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Quercus stellata

  (Redirected from Post Oak)

Quercus stellata (post oak, iron oak) is a North American species of oak in the white oak section. Quercus stellata is a slow growing oak that lives in dry poor soils, and is resistant to rot, fire, and drought. Interbreeding occurs among white oaks thus many hybrid species combinations occur.

Post oak
NAS-005f Quercus stellata.png
1812 illustration[1]
Scientific classification
Kingdom: Plantae
(unranked): Angiosperms
(unranked): Eudicots
(unranked): Rosids
Order: Fagales
Family: Fagaceae
Genus: Quercus
Section: Quercus
Species: Q. stellata
Binomial name
Quercus stellata
Wangenh. 1787
Quercus stellata range map 1.png
Natural range of Quercus stellata



Quercus stellata is native to the eastern and central United States, and found in all the coastal states from Massachusetts to Texas, and as far inland as Nebraska.[4] It is identifiable by the rounded cross like shape formed by the leaf lobes and hairy underside of the leaves.


Quercus stellata is a relatively small tree, typically 10–15 meters (33–50 feet) tall and trunk 30–60 cm (1–2 feet) in diameter, though occasional specimens reach 30 meters (100 feet) tall and 140 cm (56 inches or 4.7 feet) in diameter. The leaves have a very distinctive shape, with three perpendicular terminal lobes, shaped much like a Maltese Cross. They are leathery, and tomentose (densely short-hairy) beneath. The branching pattern of this tree often gives it a rugged appearance. The acorns are 1.5–2 cm (0.6-0.8 inch) long, and are mature in their first summer.[5]


The specific epithet "stellata" is Latin for "star"[6] it is named this because the trichome hairs on the bottom of the leaves, are stellate[5] or star shaped. There are several variants of Quercus stellata named by American botanist Charles Sprague Sargent. The variety most recognised by the US forest service is Q. stellata var. paludosa Sarg (Delta Post Oak)[7]


var. margarettiae (Ashe) Sarg.

var. paludosa Sarg.

var. boyntonii (Beadle) Sarg.

var. anomala Sarg.

var. attenuata Sarg.

var. araniosa Sarg.

var. palmeri Sarg.

var. parviloba Sarg.

var. rufescens Sarg.


Hybrid Name Q. stellata x <sp.>
Q. × stelloides E. J. Palmer Q . prinoides
Q. × mahloni E. J. Palmer Q . sinuata var. breviloba
Q. × pseudomargaretta Trelease Q . margaretta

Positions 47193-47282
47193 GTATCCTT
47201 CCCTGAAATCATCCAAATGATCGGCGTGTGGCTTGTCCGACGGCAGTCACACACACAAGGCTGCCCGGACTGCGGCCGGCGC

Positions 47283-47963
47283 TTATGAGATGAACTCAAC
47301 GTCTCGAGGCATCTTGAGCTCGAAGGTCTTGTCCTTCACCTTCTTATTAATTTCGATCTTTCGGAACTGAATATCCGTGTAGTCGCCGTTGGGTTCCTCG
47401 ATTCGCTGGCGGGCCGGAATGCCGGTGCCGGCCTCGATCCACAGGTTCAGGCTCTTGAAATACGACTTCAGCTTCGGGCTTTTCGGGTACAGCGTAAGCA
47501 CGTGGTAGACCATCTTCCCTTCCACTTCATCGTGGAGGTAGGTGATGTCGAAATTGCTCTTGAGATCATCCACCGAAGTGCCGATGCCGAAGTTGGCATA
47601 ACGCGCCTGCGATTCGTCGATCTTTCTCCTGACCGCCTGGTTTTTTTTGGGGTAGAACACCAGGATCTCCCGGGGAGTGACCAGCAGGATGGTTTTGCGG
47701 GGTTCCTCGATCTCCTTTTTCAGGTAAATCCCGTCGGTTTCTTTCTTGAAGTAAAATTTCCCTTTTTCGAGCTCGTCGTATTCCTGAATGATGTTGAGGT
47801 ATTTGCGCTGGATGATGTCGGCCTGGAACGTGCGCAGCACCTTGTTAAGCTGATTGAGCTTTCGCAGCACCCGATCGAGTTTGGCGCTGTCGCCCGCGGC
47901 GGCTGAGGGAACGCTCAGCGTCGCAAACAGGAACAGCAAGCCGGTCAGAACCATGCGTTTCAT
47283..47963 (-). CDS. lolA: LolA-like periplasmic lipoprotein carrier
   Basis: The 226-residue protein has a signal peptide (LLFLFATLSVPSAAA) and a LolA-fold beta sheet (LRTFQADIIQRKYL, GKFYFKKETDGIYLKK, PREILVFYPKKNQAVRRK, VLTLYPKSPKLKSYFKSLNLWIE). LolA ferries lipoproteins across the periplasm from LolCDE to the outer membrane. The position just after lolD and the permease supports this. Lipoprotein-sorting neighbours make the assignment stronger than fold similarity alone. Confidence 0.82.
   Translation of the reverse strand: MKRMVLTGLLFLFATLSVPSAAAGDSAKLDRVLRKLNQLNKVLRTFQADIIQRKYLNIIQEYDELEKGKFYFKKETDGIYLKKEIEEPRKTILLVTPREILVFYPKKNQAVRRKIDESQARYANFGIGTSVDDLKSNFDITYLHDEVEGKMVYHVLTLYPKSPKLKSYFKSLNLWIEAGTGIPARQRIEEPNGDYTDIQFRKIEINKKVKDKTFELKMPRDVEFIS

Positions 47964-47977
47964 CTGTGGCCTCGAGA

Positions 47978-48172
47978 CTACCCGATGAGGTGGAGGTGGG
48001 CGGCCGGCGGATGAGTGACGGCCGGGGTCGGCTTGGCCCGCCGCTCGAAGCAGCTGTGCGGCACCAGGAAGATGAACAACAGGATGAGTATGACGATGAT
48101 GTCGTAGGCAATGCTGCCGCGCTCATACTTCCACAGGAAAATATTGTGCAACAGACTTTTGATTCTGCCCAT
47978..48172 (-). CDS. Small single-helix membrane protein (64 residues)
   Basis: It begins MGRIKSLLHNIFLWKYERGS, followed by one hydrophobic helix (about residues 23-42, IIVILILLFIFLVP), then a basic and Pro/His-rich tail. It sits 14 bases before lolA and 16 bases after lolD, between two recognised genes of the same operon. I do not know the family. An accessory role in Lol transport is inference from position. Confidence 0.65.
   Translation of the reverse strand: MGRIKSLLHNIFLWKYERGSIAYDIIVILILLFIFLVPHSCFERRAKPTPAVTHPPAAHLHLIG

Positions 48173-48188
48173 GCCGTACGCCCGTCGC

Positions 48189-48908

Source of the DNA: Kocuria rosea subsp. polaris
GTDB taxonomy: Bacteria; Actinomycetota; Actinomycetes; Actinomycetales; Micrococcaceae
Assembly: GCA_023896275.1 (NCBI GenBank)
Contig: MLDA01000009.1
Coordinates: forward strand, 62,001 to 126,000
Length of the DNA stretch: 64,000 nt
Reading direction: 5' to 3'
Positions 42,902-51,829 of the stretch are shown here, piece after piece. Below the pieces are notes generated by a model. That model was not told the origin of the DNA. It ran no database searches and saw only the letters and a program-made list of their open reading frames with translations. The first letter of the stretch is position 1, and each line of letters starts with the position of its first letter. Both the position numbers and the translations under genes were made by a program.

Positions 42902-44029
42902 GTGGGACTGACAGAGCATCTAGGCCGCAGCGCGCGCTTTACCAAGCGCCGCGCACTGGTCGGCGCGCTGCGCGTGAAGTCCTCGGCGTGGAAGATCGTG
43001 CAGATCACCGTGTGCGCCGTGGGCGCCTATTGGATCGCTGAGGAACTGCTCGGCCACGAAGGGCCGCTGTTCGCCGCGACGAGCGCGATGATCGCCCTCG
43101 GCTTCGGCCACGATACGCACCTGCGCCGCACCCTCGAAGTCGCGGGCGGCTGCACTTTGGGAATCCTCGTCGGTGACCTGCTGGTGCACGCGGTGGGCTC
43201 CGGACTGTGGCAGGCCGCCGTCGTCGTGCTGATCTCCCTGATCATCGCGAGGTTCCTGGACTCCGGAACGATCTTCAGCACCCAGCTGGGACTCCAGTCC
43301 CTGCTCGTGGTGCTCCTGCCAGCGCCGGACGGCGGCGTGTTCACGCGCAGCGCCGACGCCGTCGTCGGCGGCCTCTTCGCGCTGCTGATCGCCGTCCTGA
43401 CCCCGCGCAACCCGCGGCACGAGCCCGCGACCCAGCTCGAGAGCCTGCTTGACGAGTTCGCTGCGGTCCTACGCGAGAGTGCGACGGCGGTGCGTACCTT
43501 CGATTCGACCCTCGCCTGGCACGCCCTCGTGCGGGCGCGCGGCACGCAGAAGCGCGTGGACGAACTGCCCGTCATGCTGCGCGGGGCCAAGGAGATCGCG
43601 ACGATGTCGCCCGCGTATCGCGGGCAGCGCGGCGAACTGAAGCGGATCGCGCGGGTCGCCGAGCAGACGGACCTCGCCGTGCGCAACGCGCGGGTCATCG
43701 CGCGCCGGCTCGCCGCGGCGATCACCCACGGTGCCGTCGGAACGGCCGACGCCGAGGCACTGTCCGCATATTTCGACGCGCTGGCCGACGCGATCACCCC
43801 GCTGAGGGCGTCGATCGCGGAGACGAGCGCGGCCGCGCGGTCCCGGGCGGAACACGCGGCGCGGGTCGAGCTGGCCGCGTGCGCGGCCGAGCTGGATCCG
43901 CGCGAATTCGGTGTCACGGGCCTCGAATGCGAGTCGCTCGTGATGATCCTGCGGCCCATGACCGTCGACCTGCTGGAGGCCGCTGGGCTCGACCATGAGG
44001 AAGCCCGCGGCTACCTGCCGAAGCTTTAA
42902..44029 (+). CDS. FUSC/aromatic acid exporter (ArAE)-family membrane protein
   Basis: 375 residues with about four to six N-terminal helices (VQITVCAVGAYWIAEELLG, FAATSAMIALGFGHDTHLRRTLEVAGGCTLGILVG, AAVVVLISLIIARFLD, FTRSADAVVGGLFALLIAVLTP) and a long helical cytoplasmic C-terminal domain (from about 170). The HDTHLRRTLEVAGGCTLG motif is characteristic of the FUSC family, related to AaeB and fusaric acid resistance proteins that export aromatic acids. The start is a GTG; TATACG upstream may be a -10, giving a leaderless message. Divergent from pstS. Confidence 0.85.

Q. × sterretti Trelease Q . lyrata
Q. × macnabiana Sudworth Q . sinuata
Q. × guadalupensis Sargent Q . sinuata
Q . × fernowi Trelease Q . alba
Q. × bernardensis W. Wolf Q . montana

Similarity to Quercus albaEdit

They are both in a section of Quercus called the white oaks.[9] In the white oak section Quercus stellata is sister taxa with the Quercus alba.[10] Quercus stellata is sold and distributed as white oak. One identifiable difference between the two trees is that Q. stellata is 'hairy' on the underside of the leaf.[11]

Distribution and habitatEdit

Quercus stellata is found in southeastern America, in the coast states from Massachusetts, to Texas, and inland to Iowa. Normally found at the edge of a forest It typically grows in dry sandy areas, deficient of nutrients.[11]


Because of its ability to grow in dry sites, attractive crown, and strong horizontal branches it is used in urban forestry. It is resistant to decay so it is used for railroad ties, siding, planks, construction timbers, stair risers and treads, flooring, pulp, veneer, particle boards, fuel, and its namesake fence posts. It is used for wildlife food for deer, turkey, squirrels, and other rodents, but because the nuts contain tannin it is toxic to cattle.[7]

Fire ecologyEdit

Quercus stellata has the ability to survive fires by having thicker bark. Quercus stellata is useful for fire surveys where the tree rings are used to get a fire history of an area. A tree ring survey of 36 Quercus stellata in Illinois provided a 226-year tree ring record that indicated that many Q. stellata persisted through annual fire return intervals of 1.44 fires/years for over one hundred years.[12]

External linksEdit


  1. ^ illustration from Histoire des arbres forestiers de l'Amérique septentrionale, considérés principalement sous les rapports de leur usages dans les arts et de leur introduction dans le commerce ... Par F.s André-Michaux. Paris, L. Haussmann,1812-13. François André Michaux (book author), Pierre-Joseph Redouté (illustrator), Renard (engraver)
  2. ^ "Quercus stellata". iucnredlist. 2015. Retrieved 3 November 2017. data 
  3. ^ The Plant List, Quercus stellata Wangenh.
  4. ^ Biota of North America Program 2014 county distribution map
  5. ^ a b c "Quercus stellata in Flora of North America @". 
  6. ^ Mahoney, Kevin D. "Latin Definition for: stellatus, stellata, stellatum (ID: 35675) - Latin Dictionary and Grammar Resources - Latdict". Retrieved 2016-11-16. 
  7. ^ a b Stransky, John J. "Quercus stellata Wangenh.--post oak." Silvics of North America 2 (1990): 738-743.
  8. ^ "Tropicos - quercus stellata Search". Retrieved 2016-11-10. 
  9. ^ Nixon, KC (1993-01-01). "Infrageneric classification of Quercus (Fagaceae) and typification of sectional names" (PDF). annales des sciences forestières. 50 (Supplement): 25s–34s. doi:10.1051/forest:19930701. ISSN 0003-4312. 
  10. ^ Whittemore, A. T.; Schaal, B. A. (1991-03-15). "Interspecific gene flow in sympatric oaks" (PDF). Proceedings of the National Academy of Sciences. 88 (6): 2540–2544. doi:10.1073/pnas.88.6.2540. ISSN 0027-8424. PMC 51268 . PMID 11607170. 
  11. ^ a b Stein, John D., Denise Binion, and R. E. Acciavatti. "Field guide to native oak species of eastern North America." (2003): 96-97.
  12. ^ McClain, William E.; Esker, Terry L.; Edgin, Bob R.; Spyreas, Greg; Ebinger, John E. (2010-12-01). "Fire History of a Post Oak (Quercus stellata Wang.) Woodland in Hamilton County, Illinois". Castanea. 75 (4): 461–474. doi:10.2179/09-007.1. ISSN 0008-7475.